Author: nlbarnes

Imperial College Students win the Royal Society of Medicine’s Norah Schuster Prize for History of Medicine

Norah Schuster PrizeThe School of Medicine are very pleased to announce that two of our 5th year Medical students, Zeena Mougammadou-Aribou and Sam Tindall both won prizes at this year’s Royal Society of Medicine Norah Schuster Prize.

This prestigious prize is awarded for the best student essay relating to the history of medicine. Zeena and Sam (seen below at the Award Ceremony in April) won the prize for the mini-projects which they conducted during the History of Medicine specialist course, taken as part of their intercalated BSc. They each received a £100 book token and a year’s membership of the Royal Society of Medicine.

Zeena’s mini-project considered a surgical procedure which was marketed in the 18th century for the management of teething in children. Interestingly, until the 19th century a large portion of child mortality was attributed to teething, which was perceived to be a dangerous period in child development. The surgical procedure was invented by a man named Joseph Hurlock and it involved cutting the gums of teething children so the teeth could come through unobstructed. Hurlock used clever and innovative marketing techniques to ensure that his procedure became widely used. However, these techniques were also controversial; for example, criticising the reliability of nurses and the effectiveness of other techniques used for teething infants.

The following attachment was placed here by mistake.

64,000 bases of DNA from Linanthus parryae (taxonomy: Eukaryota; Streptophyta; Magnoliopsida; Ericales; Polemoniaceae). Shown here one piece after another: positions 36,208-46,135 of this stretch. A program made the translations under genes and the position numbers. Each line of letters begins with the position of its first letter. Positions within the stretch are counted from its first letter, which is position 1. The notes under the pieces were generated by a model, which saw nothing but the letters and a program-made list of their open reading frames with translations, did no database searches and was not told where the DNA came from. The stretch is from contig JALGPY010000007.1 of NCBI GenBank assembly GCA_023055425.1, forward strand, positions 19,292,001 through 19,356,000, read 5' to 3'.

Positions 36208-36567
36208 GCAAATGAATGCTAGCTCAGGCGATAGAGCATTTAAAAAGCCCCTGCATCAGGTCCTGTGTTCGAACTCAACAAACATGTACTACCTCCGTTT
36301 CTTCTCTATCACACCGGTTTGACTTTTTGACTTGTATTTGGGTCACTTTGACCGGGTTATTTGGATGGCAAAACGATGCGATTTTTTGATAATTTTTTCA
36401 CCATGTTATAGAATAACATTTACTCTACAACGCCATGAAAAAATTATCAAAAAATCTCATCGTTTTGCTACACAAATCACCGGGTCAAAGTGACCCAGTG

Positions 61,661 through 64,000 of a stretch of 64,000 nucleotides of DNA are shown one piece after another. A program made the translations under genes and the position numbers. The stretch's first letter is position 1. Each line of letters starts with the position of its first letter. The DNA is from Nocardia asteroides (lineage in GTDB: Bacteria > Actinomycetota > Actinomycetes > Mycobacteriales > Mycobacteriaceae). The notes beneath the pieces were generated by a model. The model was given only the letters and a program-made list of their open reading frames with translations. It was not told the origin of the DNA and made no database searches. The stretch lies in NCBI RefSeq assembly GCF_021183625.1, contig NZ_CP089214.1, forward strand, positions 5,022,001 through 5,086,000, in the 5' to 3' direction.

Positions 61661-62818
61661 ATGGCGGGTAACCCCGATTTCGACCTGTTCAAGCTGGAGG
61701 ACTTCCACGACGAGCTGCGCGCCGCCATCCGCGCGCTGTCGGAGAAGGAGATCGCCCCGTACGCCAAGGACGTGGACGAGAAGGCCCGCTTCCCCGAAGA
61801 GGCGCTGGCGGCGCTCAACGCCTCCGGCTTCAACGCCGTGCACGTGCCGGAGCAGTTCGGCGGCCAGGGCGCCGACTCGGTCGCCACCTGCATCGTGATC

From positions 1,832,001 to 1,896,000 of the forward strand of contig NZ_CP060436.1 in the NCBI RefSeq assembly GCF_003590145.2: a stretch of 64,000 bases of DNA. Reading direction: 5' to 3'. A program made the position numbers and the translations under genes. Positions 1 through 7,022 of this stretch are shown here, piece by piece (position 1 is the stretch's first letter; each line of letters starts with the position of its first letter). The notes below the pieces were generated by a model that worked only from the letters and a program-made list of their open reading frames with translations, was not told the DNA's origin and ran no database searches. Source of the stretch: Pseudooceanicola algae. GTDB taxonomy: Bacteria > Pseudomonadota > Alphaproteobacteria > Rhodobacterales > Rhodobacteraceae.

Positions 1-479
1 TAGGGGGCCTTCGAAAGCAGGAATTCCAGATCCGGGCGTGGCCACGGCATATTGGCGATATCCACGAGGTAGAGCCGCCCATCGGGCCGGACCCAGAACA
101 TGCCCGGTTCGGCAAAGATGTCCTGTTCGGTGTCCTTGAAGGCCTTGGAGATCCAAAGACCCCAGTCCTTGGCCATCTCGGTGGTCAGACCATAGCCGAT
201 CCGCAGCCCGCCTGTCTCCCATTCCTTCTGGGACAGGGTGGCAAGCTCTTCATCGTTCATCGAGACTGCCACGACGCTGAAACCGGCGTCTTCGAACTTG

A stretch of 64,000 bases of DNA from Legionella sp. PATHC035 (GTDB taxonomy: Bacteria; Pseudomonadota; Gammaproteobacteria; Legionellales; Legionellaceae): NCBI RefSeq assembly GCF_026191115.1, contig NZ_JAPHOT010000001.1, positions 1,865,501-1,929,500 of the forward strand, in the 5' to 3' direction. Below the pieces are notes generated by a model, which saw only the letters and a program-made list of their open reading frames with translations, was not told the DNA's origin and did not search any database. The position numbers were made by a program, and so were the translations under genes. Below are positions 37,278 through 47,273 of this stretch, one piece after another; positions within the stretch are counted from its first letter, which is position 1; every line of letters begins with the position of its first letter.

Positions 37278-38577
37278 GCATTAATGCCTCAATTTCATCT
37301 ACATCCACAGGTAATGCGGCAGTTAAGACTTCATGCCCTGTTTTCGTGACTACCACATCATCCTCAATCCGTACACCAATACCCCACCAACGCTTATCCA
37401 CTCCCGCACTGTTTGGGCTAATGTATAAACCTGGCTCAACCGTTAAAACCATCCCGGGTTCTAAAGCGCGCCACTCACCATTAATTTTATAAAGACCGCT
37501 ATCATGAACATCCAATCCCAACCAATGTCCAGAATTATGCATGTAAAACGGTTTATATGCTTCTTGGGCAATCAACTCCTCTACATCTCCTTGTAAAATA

From left: Dr Michael Weatherburn (Sam's project supervisor), Zeena M-A, Dr Emily Mayhew, Sam and Dr Neil Tarrant (Zeena’s Supervisor and History of Medicine course head) a t the Norah Schuster Awards Ceremony
From left: Dr Michael Weatherburn (Sam’s project supervisor), Zeena M-A, Dr Emily Mayhew, Sam and Dr Neil Tarrant (Zeena’s Supervisor and History of Medicine course head) a t the Norah Schuster Awards Ceremony

Sam’s mini-project examined how a strong focus on the Western Front during World War 1 meant that the Italian Front was overlooked in historical writing and therefore in public perception. The war took place in the Alps between Italy and the Austro-Hungarian Empire. The terrain and weather conditions made this battle unique in many ways when compared with the rest of WWI. The injuries and ailments afflicting soldiers fighting in this region are therefore very different to those perceived to have affected soldiers at the time. This includes frost bite and the risk of avalanche in the winter, and lightning strikes and malaria in the summer.

The School of Medicine would like to congratulate Zeena and Sam on their excellent achievement and to thank Dr Neil Tarrant, the History of Medicine Course Director, and his team for all of their work on the course.

Nicole Barnes
Curriculum Administrator (BSc Pathways)
Faculty Education Office (Medicine)